This is a follow-up article to my examination of TrainerRoad’s VirtualPower, and how it compares to a Stages power meter (see “TrainerRoad VirtualPower compared to Stages Power Meter“).
For this test, I wanted to do an intense 1-hour workout. I decided to ride Sufferfest’s “Angels” workout. In order to obtain a complete set of data, I had to perform this workout twice…
The first time I rode the workout was on Thursday, March 27th. For that workout I used my Stages power meter as the primary power source, and so all wattage targets were hit based on my power output according to the Stages.
The second time I rode the workout was on Saturday, March 29th. For that workout I used TrainerRoad’s VirtualPower as the primary power source, and so all wattage targets were hit based on my power output according to VirtualPower. I also recorded my Stages power data at the same time for later comparison.
Before I get to the test results, here are a few words about VirtualPower, the equipment I used for my tests and my testing methodology.
What is TrainerRoad’s “VirtualPower”?
For cyclists who wish to improve their speed and fitness, nothing is more effective than power-based training (for more information on training with power, please see my article “Coggan’s Power-Based Training“). Unfortunately power meters are not inexpensive items (although that is slowly changing), and are outside the budget of many cyclists. This is where TrainerRoad’s “VirtualPower” comes in.
Simply put, “VirtualPower” works by converting the cyclist’s speed into power using known power curves for indoor trainers that are supported by TrainerRoad (most are). VirtualPower is an inexpensive, yet accurate, alternative to expensive power meters.
- 2013 Trek Madone 5.9
- Stages Power Meter
- Kurt Kinetic Road Machine
- Kurt Kinetic Fixed Riser Ring
- Tacx Trainer Tire
- Garmin Edge 810
- Garmin ANT+ USB Stick
- Samsung Galaxy S4 Smartphone
- Toshiba Satellite Laptop
- TrainerRoad software (here’s my full review)
All tests were performed using the following procedures and settings:
- Rear tire inflated to 120 PSI
- Kurt Kinetic Road Machine rear roller set to 3.5 turns
- Stages power meter zeroed out/calibrated immediately preceding each test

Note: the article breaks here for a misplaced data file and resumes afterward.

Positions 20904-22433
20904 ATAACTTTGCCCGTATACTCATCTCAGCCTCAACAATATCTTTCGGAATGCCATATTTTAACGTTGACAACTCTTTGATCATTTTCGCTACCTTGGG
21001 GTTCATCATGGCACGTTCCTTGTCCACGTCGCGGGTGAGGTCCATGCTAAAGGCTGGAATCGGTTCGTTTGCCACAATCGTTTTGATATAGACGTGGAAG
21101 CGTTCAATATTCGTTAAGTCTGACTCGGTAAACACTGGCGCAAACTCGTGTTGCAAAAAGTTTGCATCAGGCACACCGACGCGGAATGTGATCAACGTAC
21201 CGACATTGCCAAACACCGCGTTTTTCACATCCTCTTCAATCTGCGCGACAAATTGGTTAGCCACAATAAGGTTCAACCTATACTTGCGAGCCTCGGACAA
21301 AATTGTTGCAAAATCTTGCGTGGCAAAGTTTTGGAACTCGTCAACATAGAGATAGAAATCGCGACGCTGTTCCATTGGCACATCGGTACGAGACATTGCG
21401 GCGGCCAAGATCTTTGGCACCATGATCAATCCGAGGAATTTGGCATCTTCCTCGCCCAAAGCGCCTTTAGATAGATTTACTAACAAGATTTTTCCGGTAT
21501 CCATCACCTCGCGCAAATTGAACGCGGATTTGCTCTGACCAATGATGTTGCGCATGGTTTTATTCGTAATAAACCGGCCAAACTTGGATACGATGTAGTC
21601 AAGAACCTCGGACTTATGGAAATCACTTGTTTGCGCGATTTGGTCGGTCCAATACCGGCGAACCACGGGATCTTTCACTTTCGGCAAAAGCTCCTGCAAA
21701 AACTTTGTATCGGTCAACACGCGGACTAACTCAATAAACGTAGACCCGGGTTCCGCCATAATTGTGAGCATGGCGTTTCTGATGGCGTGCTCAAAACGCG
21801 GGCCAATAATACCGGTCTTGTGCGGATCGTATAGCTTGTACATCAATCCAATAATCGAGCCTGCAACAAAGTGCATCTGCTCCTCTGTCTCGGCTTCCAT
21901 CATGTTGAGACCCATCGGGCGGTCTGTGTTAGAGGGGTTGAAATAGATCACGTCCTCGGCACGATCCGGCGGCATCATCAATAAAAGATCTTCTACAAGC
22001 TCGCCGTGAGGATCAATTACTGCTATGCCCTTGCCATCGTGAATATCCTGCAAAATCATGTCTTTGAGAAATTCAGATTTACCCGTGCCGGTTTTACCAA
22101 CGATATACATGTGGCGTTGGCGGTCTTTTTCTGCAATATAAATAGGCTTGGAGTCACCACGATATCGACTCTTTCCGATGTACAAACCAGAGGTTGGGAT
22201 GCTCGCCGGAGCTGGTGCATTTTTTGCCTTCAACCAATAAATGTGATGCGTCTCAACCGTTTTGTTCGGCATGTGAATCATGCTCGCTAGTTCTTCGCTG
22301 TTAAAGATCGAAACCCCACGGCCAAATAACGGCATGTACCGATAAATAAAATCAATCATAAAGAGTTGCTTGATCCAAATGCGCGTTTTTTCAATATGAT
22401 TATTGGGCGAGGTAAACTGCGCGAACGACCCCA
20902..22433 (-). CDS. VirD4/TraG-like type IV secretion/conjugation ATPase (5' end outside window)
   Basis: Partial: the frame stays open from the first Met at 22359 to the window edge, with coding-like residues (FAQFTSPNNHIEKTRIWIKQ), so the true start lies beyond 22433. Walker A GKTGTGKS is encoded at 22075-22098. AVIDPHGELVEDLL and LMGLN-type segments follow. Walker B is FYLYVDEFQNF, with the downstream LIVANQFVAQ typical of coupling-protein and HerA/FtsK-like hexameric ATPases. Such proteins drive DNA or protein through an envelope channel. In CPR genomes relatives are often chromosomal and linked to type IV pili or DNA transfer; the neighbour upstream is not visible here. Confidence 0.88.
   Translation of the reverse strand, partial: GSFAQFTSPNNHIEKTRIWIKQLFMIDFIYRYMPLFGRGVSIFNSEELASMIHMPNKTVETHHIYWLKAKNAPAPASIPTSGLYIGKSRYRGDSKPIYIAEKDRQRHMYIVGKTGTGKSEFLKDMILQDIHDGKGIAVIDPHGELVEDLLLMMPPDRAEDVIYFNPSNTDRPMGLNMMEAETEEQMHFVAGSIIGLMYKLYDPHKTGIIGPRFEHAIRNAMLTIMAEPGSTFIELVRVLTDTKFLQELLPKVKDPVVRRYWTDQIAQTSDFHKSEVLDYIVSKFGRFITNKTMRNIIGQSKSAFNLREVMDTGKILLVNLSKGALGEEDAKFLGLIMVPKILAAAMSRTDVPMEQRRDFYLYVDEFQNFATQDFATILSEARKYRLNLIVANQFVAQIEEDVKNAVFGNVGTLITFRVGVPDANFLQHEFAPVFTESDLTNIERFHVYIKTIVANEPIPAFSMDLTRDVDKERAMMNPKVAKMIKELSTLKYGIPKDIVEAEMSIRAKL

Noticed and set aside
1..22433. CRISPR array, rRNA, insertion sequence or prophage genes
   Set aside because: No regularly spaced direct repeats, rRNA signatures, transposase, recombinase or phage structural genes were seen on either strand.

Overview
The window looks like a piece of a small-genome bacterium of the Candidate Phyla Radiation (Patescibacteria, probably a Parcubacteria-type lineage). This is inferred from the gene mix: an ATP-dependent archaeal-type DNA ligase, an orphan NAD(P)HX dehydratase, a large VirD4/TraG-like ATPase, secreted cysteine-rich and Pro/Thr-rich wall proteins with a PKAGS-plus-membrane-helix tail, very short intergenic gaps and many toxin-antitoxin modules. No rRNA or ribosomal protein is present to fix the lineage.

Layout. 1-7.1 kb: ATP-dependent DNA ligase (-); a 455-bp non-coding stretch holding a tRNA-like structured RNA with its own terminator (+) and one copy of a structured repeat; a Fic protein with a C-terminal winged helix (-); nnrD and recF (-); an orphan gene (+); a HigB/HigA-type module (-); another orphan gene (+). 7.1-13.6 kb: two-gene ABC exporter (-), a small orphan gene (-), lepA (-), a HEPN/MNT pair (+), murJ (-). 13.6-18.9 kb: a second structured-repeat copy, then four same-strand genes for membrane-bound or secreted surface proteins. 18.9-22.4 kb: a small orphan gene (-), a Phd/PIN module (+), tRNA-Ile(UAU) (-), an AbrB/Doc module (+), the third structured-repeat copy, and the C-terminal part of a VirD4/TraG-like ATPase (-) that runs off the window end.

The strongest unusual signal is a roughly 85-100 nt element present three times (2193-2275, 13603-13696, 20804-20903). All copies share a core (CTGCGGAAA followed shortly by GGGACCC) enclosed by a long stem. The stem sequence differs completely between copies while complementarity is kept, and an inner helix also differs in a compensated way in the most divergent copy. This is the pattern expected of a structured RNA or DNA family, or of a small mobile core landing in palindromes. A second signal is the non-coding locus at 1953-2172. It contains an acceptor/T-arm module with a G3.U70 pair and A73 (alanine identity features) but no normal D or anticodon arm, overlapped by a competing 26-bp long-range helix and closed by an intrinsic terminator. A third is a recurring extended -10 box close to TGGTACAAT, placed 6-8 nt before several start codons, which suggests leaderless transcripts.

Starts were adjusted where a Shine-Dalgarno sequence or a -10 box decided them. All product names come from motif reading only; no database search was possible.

TEST #3: 65 minutes, Sufferfest’s “Angels” workout
This is a very tough workout–far more intense than anything I did in the previous two tests. Nearly 30 minutes of the ~hour long workout is spent riding in the Threshold, VO2Max or Anaerobic power zones. Here are the test results (click any image to enlarge):
The previous two tests I performed demonstrated that TrainerRoad’s VirtualPower (using a Kurt Kinetic Road Machine) tracks extremely well with a real power meter; this test was no different. As you can see (and as previously observed), the only real difference between the VirtualPower data and the Stages data is that the VirtualPower is consistently higher after a few minutes of riding. Perhaps due to the intensity of this workout (and–I’m speculating here–the rear tire becoming hotter than in the previous two tests), this time the average power difference was 27 watts (189 watts for the Stages vs. 216 watts for VirtualPower). The previous 60 minute test I performed was at a considerably lower overall intensity, and on that test the difference was 21 watts.
So what does that 27 watts translate to in terms of effort? Quite a bit, actually. Check out my heart rate graph from both workouts (click to enlarge):
That’s a 16 BPM average heart rate difference, and that’s pretty huge. When I rode this workout using the Stages as my power source I had to bury myself to hit the wattage targets. When I used VirtualPower to do the same workout, I found the workout somewhat challenging, but considerably more manageable.
The takeaway is simply this: FTP is just a number and, for the most part, meaningless when compared to other FTP numbers measured using different methods. What’s vitally important is consistency in your equipment and equipment setup from one workout to the next. In other words, if you perform your FTP test with a Stages power meter (or, presumably, any other accurate power meter), and then use TrainerRoad’s VirtualPower to do subsequent workouts, you’re doing yourself quite a disservice (the workouts will be too easy). Conversely, if you perform your FTP test using TrainerRoad’s VirtualPower and then use a power meter to do your training, the workouts will be scaled to a difficulty level well beyond your FTP (roughly ~12% higher, based on my testing).
So, TrainerRoad’s virtual power is an awesome and inexpensive way to train using power. The only caveat is to recognize that the power numbers are only useful when compared to rides using the exact same equipment and setup. Any change in equipment (especially a change in your power source) will require a new FTP test.